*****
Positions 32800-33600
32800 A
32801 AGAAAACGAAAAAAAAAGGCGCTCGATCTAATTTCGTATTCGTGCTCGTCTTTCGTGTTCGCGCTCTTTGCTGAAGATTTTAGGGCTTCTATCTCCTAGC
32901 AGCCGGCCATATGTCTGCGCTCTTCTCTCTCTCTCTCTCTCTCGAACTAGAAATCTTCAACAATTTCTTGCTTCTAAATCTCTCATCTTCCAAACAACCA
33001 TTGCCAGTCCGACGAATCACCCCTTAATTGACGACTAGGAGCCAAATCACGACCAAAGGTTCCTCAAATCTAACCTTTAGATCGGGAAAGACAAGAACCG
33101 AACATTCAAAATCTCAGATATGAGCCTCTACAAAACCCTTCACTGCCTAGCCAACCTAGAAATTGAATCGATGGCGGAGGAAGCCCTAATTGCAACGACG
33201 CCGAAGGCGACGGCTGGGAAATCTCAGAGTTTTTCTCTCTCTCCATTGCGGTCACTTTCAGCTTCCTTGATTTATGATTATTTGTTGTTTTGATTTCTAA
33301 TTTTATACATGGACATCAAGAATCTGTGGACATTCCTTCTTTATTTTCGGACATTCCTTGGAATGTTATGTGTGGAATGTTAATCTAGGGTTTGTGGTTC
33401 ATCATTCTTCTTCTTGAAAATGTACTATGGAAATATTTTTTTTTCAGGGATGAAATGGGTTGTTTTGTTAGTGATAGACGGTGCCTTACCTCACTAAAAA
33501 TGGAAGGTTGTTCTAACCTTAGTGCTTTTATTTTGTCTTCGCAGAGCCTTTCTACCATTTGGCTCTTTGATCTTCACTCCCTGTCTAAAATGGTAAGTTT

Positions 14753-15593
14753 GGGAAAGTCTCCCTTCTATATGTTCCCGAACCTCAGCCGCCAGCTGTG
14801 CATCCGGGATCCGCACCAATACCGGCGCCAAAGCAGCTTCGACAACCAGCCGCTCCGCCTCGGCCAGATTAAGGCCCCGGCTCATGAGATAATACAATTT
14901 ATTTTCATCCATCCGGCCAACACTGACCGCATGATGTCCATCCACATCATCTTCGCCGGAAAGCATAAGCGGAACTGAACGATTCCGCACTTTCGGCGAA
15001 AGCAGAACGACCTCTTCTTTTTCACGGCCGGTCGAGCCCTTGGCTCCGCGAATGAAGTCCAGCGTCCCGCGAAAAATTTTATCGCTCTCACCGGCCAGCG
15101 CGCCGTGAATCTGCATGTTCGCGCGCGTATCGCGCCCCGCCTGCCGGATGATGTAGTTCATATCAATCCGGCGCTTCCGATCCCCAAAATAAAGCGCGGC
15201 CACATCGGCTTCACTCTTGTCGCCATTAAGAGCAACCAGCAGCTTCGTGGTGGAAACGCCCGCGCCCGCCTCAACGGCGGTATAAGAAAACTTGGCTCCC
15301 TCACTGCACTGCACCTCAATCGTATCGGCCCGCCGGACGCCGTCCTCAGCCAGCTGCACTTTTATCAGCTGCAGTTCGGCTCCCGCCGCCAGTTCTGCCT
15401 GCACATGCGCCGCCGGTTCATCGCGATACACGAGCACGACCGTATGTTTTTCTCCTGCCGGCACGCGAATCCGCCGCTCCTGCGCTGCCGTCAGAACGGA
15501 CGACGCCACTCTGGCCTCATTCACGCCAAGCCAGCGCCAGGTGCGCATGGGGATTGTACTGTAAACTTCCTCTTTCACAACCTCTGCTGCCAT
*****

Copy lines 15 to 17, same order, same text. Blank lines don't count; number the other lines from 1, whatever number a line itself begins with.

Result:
15001 AGCAGAACGACCTCTTCTTTTTCACGGCCGGTCGAGCCCTTGGCTCCGCGAATGAAGTCCAGCGTCCCGCGAAAAATTTTATCGCTCTCACCGGCCAGCG
15101 CGCCGTGAATCTGCATGTTCGCGCGCGTATCGCGCCCCGCCTGCCGGATGATGTAGTTCATATCAATCCGGCGCTTCCGATCCCCAAAATAAAGCGCGGC
15201 CACATCGGCTTCACTCTTGTCGCCATTAAGAGCAACCAGCAGCTTCGTGGTGGAAACGCCCGCGCCCGCCTCAACGGCGGTATAAGAAAACTTGGCTCCC